19 March 2007

Tale of Two Oil Lands:Tragic Venezuela, Kurdistan Triumphant

In Venezuela, the people are sinking into a hellish quagmire of socialist decline.
Those economists say the inflation is a result of a surge in public spending by Mr. Chávez and increasingly jittery efforts by the wealthy to circumvent tightening controls on prices and foreign exchange.

“We’re witnessing policy in the form of window dressing, all carried out at the whim of one man whose strong point is not economics,” said Hugo Faría, an economist at the Institute of Higher Management Studies, a private business school here. “Anyone who sees a 12 ½-cent coin as a remedy for this country’s problems isn’t thinking too clearly.”

Inflation has been climbing rapidly since January when a sharp decline in the black-market value of the bolívar pushed up prices of imported goods. Since Mr. Chávez moved to nationalize major telephone and electricity companies in January, Venezuelans have rushed to take money out of the country, currency traders say. That exodus has caused the bolívar to weaken by about 20 percent to a level of 4,000 to the dollar on the black market, placing it among the world’s worst performing currencies this year.

Capital is fleeing Venezuela, and although the country's oil prevents the nation from going totally belly up, oil infrastructure in Venezuela is in rapid decline. Venezuela, Zimbabwe, Cuba, North Korea--what do these failing countries have in common?

Meanwhile in Iraqi Kurdistan, business is booming.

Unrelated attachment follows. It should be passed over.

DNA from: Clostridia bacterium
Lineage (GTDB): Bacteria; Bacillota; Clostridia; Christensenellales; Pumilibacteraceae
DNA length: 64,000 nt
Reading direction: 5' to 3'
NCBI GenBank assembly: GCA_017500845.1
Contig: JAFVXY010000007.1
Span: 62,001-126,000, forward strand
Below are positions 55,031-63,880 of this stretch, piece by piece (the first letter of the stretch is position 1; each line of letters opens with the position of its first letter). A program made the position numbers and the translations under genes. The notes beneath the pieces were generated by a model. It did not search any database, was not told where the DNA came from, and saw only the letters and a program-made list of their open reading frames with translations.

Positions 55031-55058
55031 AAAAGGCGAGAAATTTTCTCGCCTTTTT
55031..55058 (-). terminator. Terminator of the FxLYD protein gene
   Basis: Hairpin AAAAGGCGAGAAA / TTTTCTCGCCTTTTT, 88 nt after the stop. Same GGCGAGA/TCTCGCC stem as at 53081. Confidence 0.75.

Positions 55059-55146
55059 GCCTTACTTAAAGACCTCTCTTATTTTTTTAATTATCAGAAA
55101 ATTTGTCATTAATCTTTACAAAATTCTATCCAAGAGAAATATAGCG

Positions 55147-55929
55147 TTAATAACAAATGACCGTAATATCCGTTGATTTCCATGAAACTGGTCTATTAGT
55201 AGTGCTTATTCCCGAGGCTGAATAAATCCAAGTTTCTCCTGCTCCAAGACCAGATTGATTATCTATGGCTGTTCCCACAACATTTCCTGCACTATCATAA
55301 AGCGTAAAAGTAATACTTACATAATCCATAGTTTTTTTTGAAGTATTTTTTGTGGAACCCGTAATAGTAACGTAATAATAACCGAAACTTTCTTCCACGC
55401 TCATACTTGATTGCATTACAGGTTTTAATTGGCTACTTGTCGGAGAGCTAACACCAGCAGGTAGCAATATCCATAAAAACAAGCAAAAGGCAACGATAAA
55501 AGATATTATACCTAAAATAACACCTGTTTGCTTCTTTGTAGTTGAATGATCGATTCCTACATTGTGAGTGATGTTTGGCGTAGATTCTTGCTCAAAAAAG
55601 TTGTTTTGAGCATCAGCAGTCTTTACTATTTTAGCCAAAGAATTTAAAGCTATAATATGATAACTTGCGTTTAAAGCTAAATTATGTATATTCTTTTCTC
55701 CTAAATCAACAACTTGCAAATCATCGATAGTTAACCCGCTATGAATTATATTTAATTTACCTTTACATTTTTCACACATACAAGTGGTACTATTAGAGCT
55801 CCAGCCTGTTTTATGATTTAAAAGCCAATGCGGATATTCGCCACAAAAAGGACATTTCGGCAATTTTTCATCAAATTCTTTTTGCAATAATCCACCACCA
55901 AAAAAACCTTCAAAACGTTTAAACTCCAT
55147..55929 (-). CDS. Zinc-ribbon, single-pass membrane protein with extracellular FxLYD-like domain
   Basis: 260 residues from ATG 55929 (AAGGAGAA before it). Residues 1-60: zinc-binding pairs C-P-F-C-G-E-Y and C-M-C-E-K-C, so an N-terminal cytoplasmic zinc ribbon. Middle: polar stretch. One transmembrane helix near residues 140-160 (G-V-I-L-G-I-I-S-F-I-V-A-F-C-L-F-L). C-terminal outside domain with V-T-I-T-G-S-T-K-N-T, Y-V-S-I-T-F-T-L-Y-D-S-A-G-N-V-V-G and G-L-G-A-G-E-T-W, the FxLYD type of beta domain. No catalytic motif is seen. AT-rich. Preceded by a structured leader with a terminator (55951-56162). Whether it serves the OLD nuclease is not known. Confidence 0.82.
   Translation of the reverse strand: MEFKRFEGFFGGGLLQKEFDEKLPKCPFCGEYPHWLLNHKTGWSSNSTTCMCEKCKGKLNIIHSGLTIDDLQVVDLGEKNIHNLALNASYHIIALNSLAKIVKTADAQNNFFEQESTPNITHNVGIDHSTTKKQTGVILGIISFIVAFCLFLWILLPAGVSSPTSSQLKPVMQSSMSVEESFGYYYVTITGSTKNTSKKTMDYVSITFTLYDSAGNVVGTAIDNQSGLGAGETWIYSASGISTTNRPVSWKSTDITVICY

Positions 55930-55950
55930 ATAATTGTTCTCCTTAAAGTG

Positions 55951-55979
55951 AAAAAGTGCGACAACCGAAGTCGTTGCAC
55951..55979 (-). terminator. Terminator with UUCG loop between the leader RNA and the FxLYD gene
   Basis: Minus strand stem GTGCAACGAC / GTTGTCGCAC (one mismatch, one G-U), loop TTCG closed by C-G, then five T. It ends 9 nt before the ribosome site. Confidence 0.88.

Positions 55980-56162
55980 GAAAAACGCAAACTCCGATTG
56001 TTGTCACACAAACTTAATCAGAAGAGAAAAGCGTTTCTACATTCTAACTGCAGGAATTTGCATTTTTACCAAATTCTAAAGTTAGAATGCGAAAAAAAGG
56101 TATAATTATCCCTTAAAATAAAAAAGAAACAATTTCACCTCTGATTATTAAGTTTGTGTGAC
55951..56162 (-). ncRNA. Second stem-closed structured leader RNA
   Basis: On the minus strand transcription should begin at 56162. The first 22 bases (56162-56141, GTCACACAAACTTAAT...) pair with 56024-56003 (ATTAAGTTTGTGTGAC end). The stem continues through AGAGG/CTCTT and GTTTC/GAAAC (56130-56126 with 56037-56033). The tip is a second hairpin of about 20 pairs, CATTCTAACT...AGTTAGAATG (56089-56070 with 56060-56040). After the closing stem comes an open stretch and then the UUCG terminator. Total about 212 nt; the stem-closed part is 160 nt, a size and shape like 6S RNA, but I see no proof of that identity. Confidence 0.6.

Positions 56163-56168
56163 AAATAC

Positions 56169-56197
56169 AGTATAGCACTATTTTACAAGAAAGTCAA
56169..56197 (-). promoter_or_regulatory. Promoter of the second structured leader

The cabin erupted with applause when the wheels touched down on the runway. The pilot announced the weather (sunny and 60) in three languages and cheerfully told us all to have a great day. Have a great day may seem an odd thing to say to people who just arrived in Iraq, but this is Kurdistan. I did, indeed, have a great day.

....Nation-building is a hard and violent slog in the center and south of Iraq, and it might not ever work out. But in Kurdistan, in the north, it already is a reality.

Massive new construction projects are literally everywhere. Most of those that had started when I arrived for the first time are finished, and ambitious new projects are well underway.

....Iraqi Kurdistan is still a Third World country in many ways – there is no sewer system, for instance, and the electricity fails every day. Unemployment is high. But it’s a Third World country with hope, and it is rapidly moving upscale. New houses cost more in and around Erbil than they do in some parts of the United States. An average sized 200 square meter lot can cost as much as 150,000 dollars – and that’s before a house is built on it. There are literally thousands of brand new houses here in this city, and the population is still just a little bit shy of one million.

Arabs are moving up here from the center and south – when they can, and as long as they are cleared by internal security – and they’re hired to do menial jobs the Kurds no longer want. Sunni Arabs were once the oppressors of Kurds. Now they are reduced to the same low status as migrant Mexican workers in the United States.

You might say the problem with Iraq, is arabs. And while the middle and south of Iraq are flush with arab violence, the Kurds appear to be trying to enter the modern world of civil society.

There is only one country in the middle east that offers western standards of living, Israel. How nice it would be for a more peaceful vision of living to take hold in that part of the world, where death cults and blood-thirsty dictatorships such as Syria, Islamic Iran, and Saddam's Iraq traditionally hold sway.

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“During times of universal deceit, telling the truth becomes a revolutionary act” _George Orwell

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